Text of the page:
A certified athletic trainer, paid by the league, will be at each game to monitor play and provide medical staffs with "any relevant information that may assist them in determining the most appropriate evaluation and treatment," the NFL said in a statement Wednesday. The trainers will not diagnose nor prescribe treatment and can't order that players be removed from a game.
Their presence is intended to assist team medical staffs in addressing a variety of injuries.
The trainer's "role will be to provide information to team medical staffs that might have been missed due to a lack of a clear view of the play or because they were attending to other players or duties," the statement said.
The trainer will be in a booth upstairs with access to video replay and direct communication to the medical staffs of both teams.
"In most cases, the athletic trainer will be affiliated with a major college program in the area or will have previously been affiliated with an NFL club," the league said.
The league and each team are in the process of selecting the trainers.
Also, team medical staffs will be permitted to use cellphones during games to gather information relating to the care of an injured player. This is not limited to concussions.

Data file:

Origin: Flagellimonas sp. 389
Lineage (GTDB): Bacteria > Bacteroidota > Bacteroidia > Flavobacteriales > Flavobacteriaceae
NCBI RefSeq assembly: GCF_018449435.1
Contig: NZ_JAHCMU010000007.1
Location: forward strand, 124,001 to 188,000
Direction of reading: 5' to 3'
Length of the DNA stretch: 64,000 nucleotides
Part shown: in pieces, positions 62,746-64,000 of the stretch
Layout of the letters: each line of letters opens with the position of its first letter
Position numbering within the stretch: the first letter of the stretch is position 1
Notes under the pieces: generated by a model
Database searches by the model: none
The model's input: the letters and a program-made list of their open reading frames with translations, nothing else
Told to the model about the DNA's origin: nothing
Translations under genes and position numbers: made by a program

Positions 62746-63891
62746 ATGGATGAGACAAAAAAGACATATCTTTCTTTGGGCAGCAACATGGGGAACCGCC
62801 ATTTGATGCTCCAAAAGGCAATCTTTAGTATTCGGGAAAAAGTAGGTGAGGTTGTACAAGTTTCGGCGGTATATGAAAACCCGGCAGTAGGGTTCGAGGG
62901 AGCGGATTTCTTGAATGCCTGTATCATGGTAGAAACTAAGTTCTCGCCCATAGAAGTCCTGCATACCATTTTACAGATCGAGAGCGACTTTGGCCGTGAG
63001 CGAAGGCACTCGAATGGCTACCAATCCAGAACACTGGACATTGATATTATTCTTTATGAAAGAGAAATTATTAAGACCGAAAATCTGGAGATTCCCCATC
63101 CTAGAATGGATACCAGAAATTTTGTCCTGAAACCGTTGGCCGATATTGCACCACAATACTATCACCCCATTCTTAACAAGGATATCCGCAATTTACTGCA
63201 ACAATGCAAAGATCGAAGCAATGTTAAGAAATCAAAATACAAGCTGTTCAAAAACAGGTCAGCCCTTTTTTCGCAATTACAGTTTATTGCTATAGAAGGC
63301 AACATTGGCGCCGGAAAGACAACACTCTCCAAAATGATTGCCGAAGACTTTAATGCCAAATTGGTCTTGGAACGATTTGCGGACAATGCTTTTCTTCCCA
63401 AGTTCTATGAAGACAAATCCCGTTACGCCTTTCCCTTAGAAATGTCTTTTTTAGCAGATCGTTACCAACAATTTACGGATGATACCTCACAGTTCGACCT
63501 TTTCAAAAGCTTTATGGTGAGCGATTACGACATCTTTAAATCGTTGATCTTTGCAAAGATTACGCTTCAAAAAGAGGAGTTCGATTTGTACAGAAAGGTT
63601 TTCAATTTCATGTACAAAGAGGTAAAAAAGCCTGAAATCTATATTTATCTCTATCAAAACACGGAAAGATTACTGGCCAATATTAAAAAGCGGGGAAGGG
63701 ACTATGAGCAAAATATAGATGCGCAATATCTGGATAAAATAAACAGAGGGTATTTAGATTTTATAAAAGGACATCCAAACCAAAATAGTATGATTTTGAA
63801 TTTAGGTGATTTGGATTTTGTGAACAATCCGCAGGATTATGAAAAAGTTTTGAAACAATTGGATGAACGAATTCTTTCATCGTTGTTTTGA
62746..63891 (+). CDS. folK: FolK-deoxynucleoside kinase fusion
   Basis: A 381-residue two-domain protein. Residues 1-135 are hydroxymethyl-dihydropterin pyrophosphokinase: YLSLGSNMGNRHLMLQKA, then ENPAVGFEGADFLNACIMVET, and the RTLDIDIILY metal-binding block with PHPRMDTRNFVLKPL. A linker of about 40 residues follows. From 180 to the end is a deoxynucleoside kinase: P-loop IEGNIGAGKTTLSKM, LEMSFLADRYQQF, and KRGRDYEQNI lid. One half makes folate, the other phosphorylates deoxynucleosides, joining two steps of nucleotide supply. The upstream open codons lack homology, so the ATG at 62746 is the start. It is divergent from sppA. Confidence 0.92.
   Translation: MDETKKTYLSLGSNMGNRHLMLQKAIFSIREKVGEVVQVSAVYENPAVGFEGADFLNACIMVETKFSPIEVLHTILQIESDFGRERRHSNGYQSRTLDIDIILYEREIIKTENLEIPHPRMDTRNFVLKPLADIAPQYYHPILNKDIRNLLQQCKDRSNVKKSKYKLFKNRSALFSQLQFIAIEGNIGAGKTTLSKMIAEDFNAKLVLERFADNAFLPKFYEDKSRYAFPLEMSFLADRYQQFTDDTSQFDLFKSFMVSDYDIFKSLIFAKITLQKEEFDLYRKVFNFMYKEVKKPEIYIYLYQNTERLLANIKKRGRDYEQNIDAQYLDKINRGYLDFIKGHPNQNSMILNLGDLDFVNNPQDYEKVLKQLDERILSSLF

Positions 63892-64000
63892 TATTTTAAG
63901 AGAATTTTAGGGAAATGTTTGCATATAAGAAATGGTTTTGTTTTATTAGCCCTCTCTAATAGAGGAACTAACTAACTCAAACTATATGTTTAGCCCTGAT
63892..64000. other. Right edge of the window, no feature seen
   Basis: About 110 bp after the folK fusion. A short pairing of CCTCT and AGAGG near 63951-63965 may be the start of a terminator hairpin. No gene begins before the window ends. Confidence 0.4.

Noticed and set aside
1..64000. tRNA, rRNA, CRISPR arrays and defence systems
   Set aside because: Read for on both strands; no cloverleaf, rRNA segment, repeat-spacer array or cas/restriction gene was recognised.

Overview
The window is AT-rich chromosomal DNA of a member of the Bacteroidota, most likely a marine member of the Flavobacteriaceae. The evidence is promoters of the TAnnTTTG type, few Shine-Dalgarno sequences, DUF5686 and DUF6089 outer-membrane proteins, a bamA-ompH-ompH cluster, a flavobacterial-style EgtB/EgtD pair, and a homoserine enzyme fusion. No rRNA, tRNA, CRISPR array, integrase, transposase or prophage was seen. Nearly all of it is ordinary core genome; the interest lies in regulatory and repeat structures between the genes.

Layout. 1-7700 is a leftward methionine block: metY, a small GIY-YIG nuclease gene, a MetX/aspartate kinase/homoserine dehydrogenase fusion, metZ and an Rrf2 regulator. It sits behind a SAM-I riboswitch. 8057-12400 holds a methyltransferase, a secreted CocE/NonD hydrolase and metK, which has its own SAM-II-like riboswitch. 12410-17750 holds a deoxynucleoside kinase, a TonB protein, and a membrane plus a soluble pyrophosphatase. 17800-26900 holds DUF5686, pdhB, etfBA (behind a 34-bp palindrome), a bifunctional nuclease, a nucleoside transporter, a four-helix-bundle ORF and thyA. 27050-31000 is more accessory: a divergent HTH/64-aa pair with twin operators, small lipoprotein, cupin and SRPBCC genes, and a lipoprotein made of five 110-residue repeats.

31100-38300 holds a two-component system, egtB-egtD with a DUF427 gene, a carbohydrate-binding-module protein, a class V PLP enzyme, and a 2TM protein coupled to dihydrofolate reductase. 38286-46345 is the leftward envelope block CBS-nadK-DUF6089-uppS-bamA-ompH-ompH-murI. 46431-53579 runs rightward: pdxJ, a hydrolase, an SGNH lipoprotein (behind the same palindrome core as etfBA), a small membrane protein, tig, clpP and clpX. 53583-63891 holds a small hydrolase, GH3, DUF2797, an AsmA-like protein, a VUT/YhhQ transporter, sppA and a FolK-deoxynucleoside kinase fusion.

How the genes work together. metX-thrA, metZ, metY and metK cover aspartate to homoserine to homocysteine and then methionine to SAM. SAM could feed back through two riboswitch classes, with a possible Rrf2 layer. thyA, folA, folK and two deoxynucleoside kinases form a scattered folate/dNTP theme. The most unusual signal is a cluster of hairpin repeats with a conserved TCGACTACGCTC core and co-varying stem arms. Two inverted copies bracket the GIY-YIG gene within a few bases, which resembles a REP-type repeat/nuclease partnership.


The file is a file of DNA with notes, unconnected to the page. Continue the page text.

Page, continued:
McCoy was hurt on a helmet-to-helmet hit by Steelers linebacker James Harrison late in Pittsburgh's win. He returned to the game after missing just two plays without being examined for a concussion.
The quarterback wasn't tested until after the game, when he was diagnosed with a concussion. McCoy is still experiencing symptoms and hasn't played since.
The Browns said McCoy wasn't showing symptoms of a concussion during the game, so they didn't test him. Team doctors were treating other players and didn't see the impact from Harrison's vicious hit. Harrison later was suspended for one game for being a repeat offender and returned to practice Wednesday after missing a loss at San Francisco.
The NFL said the Browns would not be disciplined for their handling of the situation.
"Clubs also were reminded of the importance of team coaching and medical staffs continuing to work together to ensure that full information is available at all times to medical staffs," the NFL's statement said, "that players do not take steps to avoid evaluations, and that concussions continue to be managed in a conservative and medically appropriate way."